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Towards a science of consciousness 2009
で発表するため、本日からHong Kongに




The contingent brain.
Ken Mogi

Charles Darwin once remarked in a letter to Asa Gray that biological systems are governed by “laws in the background” and “contingency in the details”. In the context of modern cognitive neuroscience, contingency signifies the co-existence of regularities and irregularities in the interaction of the subject with the environment. The robust handling of contingency is essential for perception and cognition, posing important problems in the maintenance and updating of body image (Sekine and Mogi 2009, Neuroreport 20, 467-472), decision making in the presence of uncertainty (Glimcher and Rustichini 2004, Science 306, 447-452). The mixture of predictable and unpredictable events makes it necessary and possible for the brain to support an open-ended learning process.
Here I discuss the significance of contingency in considering the neural correlates of consciousness (Crick and Koch 1998, Cerebral Cortex 8, 97-107). Neurophysiological evidences suggest that qualia arise from neural activities within the brain's network, in which the neural activities are often full of unpredictable noise. The "default network" (Raichle et al. 2001, PNAS 98, 676-682) may be a part of the brain's system of handling the unpredictability in a robust way. The seemingly "Platonic" perfection of qualia such as the "redness of red" from the subjective point of view is thus in a marked contrast with the reality of the physical processes in the brain. There is apparently an intriguing co-existence of regularities and irregularities, the former reflected in the phenomenology of qualia and the latter manifesting itself in the often chaotic dynamics of the neural activities. The enigma of the co-existence of the regular and irregular in the neural correlates of qualia is central to the mind-brain problem, and forms a continuous spectrum with issues concerning contingencies in cognition in general, often discussed in the functional and therefore more tractable contexts (Doya et al. eds. 2007, The Bayesian Brain, MIT Press).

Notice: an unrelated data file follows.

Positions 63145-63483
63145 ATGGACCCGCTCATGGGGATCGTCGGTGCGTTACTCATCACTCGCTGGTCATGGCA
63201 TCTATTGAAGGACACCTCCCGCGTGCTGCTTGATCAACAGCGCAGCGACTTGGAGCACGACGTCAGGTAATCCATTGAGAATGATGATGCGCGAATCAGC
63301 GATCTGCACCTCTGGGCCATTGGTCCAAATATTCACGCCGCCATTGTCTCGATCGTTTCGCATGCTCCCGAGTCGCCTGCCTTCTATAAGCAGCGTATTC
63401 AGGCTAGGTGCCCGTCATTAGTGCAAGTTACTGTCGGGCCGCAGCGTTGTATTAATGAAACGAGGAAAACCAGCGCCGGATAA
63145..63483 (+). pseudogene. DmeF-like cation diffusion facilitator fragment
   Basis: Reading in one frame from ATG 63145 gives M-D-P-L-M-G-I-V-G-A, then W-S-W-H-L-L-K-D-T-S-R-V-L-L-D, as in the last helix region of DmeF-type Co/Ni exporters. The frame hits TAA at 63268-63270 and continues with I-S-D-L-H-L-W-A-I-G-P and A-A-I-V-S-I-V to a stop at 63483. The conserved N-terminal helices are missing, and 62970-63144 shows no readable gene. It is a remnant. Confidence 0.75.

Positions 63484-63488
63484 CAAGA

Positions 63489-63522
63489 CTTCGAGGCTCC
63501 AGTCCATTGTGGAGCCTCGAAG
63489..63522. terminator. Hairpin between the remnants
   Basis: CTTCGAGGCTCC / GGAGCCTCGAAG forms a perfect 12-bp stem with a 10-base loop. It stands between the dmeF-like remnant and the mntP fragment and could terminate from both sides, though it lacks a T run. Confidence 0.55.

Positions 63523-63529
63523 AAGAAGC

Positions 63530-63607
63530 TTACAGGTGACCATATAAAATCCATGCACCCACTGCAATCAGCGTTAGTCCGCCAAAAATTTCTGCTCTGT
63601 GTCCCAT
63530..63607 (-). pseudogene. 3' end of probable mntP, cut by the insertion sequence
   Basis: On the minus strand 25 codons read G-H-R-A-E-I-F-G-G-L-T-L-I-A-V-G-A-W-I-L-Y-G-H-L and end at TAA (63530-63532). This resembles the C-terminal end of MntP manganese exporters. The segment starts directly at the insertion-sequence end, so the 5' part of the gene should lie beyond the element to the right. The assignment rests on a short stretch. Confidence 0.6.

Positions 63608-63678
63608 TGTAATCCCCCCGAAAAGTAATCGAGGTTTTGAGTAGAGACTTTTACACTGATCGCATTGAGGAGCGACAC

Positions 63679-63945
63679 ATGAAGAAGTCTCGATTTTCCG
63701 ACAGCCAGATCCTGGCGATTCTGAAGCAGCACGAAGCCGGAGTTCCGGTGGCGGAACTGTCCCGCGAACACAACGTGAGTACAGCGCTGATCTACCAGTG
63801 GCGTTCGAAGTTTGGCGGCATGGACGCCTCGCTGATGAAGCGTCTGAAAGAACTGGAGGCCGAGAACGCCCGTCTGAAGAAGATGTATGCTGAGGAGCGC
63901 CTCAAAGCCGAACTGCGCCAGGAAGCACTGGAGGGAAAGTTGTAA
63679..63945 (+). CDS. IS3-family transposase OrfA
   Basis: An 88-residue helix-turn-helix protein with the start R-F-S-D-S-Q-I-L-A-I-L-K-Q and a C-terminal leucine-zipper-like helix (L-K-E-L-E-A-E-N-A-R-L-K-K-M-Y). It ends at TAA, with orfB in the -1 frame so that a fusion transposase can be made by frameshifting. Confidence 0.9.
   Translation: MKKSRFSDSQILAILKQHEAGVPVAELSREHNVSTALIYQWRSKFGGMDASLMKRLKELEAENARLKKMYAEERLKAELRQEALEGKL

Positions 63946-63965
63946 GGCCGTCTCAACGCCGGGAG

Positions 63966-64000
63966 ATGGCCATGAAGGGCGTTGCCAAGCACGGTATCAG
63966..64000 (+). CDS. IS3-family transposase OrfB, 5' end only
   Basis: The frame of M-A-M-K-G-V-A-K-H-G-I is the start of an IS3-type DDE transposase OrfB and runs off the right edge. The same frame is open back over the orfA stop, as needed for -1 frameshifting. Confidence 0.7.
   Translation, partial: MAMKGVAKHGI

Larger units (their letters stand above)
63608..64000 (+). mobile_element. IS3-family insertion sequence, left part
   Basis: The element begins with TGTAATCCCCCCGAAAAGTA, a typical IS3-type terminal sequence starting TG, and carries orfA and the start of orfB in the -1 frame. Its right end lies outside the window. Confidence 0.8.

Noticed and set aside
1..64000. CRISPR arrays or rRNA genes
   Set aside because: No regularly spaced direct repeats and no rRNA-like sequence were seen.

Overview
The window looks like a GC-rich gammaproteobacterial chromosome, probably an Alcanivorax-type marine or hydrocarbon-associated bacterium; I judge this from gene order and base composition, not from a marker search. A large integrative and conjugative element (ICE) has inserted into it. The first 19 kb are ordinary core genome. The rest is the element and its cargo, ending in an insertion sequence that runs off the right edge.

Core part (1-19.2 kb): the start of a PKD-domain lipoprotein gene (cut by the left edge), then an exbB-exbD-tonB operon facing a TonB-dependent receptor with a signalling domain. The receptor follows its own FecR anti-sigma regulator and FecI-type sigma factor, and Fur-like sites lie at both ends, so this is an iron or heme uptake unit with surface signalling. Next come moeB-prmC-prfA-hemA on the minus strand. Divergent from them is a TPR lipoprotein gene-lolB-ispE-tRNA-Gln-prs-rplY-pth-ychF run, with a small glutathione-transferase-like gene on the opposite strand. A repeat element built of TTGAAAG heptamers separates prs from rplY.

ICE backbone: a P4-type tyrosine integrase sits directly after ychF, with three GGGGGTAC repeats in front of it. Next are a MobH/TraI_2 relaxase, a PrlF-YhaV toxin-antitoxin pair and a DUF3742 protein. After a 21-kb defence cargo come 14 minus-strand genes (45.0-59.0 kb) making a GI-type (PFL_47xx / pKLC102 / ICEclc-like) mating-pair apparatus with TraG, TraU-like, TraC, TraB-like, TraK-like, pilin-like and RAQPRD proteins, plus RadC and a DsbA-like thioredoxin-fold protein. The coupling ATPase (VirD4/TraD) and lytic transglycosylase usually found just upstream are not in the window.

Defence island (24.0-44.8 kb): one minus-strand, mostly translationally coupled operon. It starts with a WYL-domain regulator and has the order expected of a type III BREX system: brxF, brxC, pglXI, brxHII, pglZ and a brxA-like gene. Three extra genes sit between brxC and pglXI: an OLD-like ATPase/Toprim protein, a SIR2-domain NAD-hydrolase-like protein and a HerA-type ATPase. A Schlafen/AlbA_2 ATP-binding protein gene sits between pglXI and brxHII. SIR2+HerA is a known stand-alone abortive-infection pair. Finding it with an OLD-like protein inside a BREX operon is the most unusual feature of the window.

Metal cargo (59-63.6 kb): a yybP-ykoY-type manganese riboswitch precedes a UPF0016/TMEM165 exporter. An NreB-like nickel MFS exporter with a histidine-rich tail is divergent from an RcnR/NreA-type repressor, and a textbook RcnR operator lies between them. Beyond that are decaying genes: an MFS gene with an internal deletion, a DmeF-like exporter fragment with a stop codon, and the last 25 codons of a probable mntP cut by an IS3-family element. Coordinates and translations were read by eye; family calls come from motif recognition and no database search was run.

Although the concept of response selectivity (i.e., the mapping between external stimuli and brain activities) is certainly useful in analyzing the single unit recording and brain imaging data, ultimately the nature of the neural correlates of consciousness is to be accounted for in terms of the mutual relationship between the neural firings in the brain (Mach's principle in perception, Mogi 1999 in Riegler and Peschl eds. Understanding Representation in the Cognitive Sciences, 127-134). The cognitive processes associated with the robust handling of regular and irregular events should similarly be characterized in terms of the internal connectivity between neural firings in the brain. The small-world network structure (Watts et al. 1998, Nature 393, 440-442) in which regular and irregular connections co-exist, provide an important constraint on the common framework bridging the neural correlates of qualia and the cognitive processes of contingency handling.

6月 11, 2009 at 06:48 午前 |


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茂木さん、Hello♪(^-^)Hong Kongに行ったのですね♪無事に着きましたでしょうか?♪今、こちらは雨もあがり、静かな感じです♪どんな景色を見ているのでしょう?何が聞こえていますか?Hong Kongの朝も走るのでしょうか?♪くれぐれもワンワン(笑)には気をつけて下さいませ♪それでは茂木さん、また今度です。

投稿: 水饅頭 | 2009/06/12 2:11:15

こんばんは。茂木先生は今頃 ホンコン でしょうか。 気をつけて、 いい成果がありますように よき出会いがあります様に。 今 大きな月がみえます。ホンコンでも 同じ月が見えていますか? そちらでは、月には ウサギ ではなく、どんな動物が いるのでしょうか? 帰国後のブログ、楽しみです。

投稿: サラリン | 2009/06/12 0:12:27



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